I asked local climber and prolific first-ascensionist Matt Samet what drives him to climb things first. He said that at 17 years old, after climbing a beautiful new boulder problem in New Mexico, he realized, ‘The best climbs might be the ones not yet ascended.’ But like Flemming and Hogel, he thinks that elbow grease discourages women. ‘So much of what you're doing is brute, ugly, filthy caveman labor that it must, on some primal level, click more with men,’ said Samet.”
Hmmm, are we getting closer to a reason? Women are so busy cleaning up the world from messy men, that they don’t want to clean rocks too. That could be it. But then I read this recent news article and I think this might explain a lot:
“A man ice climbing without ropes in western South Dakota has taken the sport to a new extreme: he did it while naked.”
I think men are more willing to let it all hang out. (Unfortunately ladies, I could find no photos of this brave ice climber pioneering new routes I am hoping he had all of his front points in the ice so he wouldn’t fall.)
Luckily for this ice climber, it’s been a very cold winter in the French Alps. He has been waiting for 10 years for this waterfall to freeze. A few days ago, he made the first ascent of Oule Falls in Crolls, France. Although, from the description below, it wasn’t frozen too solidly.
“This huge pillar of ice is in reality a huge shell, a thin hollow pipe if you will, through which the waterfall continues to flow at an impressive rate. This explains the deep, muffled, and erratic sound of flowing water that has been getting consistently louder. Indeed, this section of dark ice turns out to be a thin layer of translucent ice no more than 1 cm thick, through which I can see both the flowing water and the rock behind it!”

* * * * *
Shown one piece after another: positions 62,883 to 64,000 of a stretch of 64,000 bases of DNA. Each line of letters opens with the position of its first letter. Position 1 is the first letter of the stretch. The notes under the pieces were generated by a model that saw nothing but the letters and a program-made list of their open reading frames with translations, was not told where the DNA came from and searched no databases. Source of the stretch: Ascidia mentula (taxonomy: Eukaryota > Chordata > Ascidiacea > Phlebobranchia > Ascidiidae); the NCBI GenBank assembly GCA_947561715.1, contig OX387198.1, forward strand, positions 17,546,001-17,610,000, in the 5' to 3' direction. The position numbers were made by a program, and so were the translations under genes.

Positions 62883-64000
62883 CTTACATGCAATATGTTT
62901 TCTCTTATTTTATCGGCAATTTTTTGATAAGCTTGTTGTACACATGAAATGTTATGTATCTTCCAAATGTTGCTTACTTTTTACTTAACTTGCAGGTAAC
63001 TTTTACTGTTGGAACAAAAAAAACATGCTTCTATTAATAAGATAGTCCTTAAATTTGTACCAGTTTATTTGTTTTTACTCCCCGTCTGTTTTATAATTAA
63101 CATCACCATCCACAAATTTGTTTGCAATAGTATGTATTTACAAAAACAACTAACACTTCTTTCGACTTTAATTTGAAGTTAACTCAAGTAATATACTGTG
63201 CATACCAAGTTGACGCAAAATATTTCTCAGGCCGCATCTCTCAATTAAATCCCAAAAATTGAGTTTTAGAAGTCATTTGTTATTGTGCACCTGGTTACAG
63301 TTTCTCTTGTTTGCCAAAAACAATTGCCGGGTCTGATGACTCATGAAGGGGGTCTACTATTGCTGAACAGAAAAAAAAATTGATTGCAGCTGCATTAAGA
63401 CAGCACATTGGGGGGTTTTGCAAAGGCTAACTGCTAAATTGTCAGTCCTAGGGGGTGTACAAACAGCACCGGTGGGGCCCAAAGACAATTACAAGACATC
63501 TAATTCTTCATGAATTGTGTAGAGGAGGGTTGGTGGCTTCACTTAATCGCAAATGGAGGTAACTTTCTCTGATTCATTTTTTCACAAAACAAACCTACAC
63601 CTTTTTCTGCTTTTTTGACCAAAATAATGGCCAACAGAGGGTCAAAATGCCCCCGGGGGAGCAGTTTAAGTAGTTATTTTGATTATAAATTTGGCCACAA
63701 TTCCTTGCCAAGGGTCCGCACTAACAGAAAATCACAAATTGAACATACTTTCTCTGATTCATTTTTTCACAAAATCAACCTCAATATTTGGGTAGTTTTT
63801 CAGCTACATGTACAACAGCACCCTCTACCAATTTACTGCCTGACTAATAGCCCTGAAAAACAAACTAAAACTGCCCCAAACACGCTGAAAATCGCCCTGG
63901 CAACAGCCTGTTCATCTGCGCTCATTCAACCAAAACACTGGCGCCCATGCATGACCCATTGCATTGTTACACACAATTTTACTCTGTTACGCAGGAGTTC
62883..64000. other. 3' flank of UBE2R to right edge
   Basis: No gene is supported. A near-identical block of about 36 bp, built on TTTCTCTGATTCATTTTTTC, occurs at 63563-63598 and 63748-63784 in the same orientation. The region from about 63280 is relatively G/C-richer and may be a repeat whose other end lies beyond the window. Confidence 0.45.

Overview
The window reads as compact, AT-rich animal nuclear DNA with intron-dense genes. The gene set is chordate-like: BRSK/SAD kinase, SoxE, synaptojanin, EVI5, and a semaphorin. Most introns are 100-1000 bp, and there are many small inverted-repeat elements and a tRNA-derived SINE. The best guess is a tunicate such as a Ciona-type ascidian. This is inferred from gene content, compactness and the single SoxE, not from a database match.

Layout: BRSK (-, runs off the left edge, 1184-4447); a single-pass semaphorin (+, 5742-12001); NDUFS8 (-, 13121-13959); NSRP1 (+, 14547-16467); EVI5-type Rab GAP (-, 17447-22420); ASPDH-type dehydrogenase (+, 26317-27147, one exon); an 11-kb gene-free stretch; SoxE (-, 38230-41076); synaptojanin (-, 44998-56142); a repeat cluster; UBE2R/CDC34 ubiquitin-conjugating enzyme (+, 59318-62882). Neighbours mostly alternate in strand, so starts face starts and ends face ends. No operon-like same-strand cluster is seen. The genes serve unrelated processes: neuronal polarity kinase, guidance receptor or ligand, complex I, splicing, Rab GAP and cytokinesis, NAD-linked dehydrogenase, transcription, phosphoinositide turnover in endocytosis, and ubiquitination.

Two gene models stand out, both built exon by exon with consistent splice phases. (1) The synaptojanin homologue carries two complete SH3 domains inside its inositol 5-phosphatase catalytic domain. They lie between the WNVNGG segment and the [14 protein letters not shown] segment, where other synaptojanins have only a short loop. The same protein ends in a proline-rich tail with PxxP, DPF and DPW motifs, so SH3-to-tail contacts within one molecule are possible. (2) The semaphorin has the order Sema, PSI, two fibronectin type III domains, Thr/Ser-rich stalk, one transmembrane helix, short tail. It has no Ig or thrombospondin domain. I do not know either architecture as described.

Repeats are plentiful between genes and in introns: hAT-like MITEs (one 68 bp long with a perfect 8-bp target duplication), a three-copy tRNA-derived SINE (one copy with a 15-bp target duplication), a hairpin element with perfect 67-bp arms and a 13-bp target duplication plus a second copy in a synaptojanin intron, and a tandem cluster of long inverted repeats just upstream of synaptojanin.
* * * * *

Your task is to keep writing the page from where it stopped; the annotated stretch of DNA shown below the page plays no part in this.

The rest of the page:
The obituary of John Faiffax makes a great read about what was quite an adventurous life. Including rowing across two oceans, working as a pirate and living in the jungle at the age of 13. A few quotes I liked:
“At 13, in thrall to Tarzan, he ran away from home to live in the jungle. He survived there as a trapper with the aid of local peasants, returning to town periodically to sell the jaguar and ocelot skins he had collected…
When piracy lost its luster, he gave his boss the slip and fetched up in 1960s London, at loose ends. He revived his boyhood dream of crossing the ocean and, since his pirate duties had entailed no rowing, he began to train….
Their crossing, from San Francisco to Hayman Island, Australia, took 361 days — from April 26, 1971, to April 22, 1972 — and was an 8,000-mile cornucopia of disaster.
‘It was very, very rough, and our rudder got snapped clean off,’ Ms. Cook said. ‘We were frequently swamped, and at night you didn’t know if the boat was the right way up or the wrong way up.’